Former Lamplighter coffee shop reopens under new owners

From left, Afterglow Coffee Cooperative owners Julius Delacruz, Eric Mason, Alan Smith, Allison Maves and Aimee Maki. (Courtesy of Jake Cunningham/Courage and Co.)

A new coffee company has rekindled a Scott’s Addition coffee spot.

Afterglow Coffee Cooperative opened a cafe late last month at 1719 Summit Ave., where it also operates a coffee roasting facility.

The space was formerly an outpost of Lamplighter Coffee Co. Lamplighter opened there about a decade ago but shuttered during the pandemic.

Afterglow is owned by Alan Smith, Aimee Maki, Julius Delacruz, Allison Maves and Eric Mason, who are former employees of Lamplighter. They bought Lamplighter’s wholesale roasting operation and the Summit Avenue cafe business last year, and launched their company out of the space.

The group has since been running the wholesale side of the business while building up to a reopening of the cafe.

Afterglow functions as a cooperative, which is intended to give the five owner/employees an equal say in its operations. Smith said the owners wanted to create what they consider a more just workplace and better work environment.

“We landed on this concept as the most and the least we could do. It’s a starting point within which to investigate what is possible in the world of work and how good could it be in the system that exists today,” Smith said.

The owners come to consensus on major decisions, such as the recipe of a drink, while a majority vote is enough for decisions deemed less important, Smith said.

Smith said while the arrangement may take longer to make business decisions, the wait was worth the positive company culture it creates.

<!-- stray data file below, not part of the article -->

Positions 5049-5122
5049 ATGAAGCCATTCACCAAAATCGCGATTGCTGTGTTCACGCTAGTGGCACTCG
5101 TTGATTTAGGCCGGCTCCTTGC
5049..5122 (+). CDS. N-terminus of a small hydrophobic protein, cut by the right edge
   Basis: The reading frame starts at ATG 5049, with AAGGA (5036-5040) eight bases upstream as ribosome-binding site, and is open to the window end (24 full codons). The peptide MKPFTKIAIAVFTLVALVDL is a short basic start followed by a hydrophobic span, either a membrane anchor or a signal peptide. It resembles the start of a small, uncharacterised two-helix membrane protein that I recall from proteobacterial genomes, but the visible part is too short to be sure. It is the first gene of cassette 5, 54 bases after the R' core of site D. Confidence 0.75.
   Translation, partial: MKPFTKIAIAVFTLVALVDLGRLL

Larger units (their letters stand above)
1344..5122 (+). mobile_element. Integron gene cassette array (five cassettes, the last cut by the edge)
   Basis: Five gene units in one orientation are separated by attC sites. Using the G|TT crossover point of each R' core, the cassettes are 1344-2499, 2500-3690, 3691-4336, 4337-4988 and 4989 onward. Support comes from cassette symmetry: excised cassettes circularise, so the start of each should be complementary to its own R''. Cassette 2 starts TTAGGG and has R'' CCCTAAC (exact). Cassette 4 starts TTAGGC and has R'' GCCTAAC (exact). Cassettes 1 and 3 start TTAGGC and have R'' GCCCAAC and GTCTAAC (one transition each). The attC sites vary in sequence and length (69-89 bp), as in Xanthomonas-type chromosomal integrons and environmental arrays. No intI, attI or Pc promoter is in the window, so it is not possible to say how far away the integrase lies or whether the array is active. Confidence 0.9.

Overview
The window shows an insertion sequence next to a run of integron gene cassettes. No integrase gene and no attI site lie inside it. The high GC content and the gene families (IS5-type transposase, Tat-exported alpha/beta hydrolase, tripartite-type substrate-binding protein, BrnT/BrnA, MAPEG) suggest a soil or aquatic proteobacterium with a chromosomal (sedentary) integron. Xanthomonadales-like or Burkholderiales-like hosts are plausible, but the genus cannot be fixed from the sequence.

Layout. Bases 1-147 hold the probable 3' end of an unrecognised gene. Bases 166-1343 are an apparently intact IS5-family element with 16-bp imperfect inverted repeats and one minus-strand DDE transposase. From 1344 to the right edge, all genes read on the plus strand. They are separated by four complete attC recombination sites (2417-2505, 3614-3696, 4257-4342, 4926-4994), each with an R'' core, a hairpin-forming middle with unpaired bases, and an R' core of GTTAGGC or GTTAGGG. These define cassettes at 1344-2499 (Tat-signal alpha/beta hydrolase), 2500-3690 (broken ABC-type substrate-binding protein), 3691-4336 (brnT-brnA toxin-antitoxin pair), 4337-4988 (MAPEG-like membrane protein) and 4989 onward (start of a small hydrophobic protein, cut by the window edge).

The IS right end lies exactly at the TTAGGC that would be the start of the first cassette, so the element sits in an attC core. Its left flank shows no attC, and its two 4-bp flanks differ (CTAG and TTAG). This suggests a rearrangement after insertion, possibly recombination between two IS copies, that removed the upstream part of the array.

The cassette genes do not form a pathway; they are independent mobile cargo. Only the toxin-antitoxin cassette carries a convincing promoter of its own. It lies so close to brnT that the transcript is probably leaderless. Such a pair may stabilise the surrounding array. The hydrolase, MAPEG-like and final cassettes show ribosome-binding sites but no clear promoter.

“We all have to taste this coffee and agree it’s better this way than it is that way. It’s a huge positive to the company because you have every person that is serving the coffee agreeing that this is the best possible version of the coffee,” he said. “Despite it taking longer, you yield an overall better result because everyone in the company is much happier.”

Afterglow Coffee Cooperative has opened a cafe at 1719 Summit Ave., where it has operated a wholesale roasting facility since late last year. (Jack Jacobs photo)

In the run-up to the cafe’s opening, Afterglow ran a series of pop-up events but has ended those to focus on the shop, Smith said.

“The pop-ups were just to get us through the renovation, to keep people interested and have something to offer to our friends who wanted to come by and get coffee,” he said. “That definitely helped us raise the money we needed to get the cafe renovation done.”

The 3,400-square-foot Scott’s Addition location is about evenly divided between the cafe and the roasting area. The cafe has seating for about 20 people.

Afterglow’s cafe sells cappuccinos, lattes, tea and other drinks for $3 to $6. It also serves pastries from Sugar & Twine for $2 to $4 and burritos from Sous Casa for $6. The cafe doesn’t accept tips, and builds gratuities into its menu prices.

The cafe is currently open Friday to Monday, which Smith said was a bid to capture business on a day that some other restaurants are closed.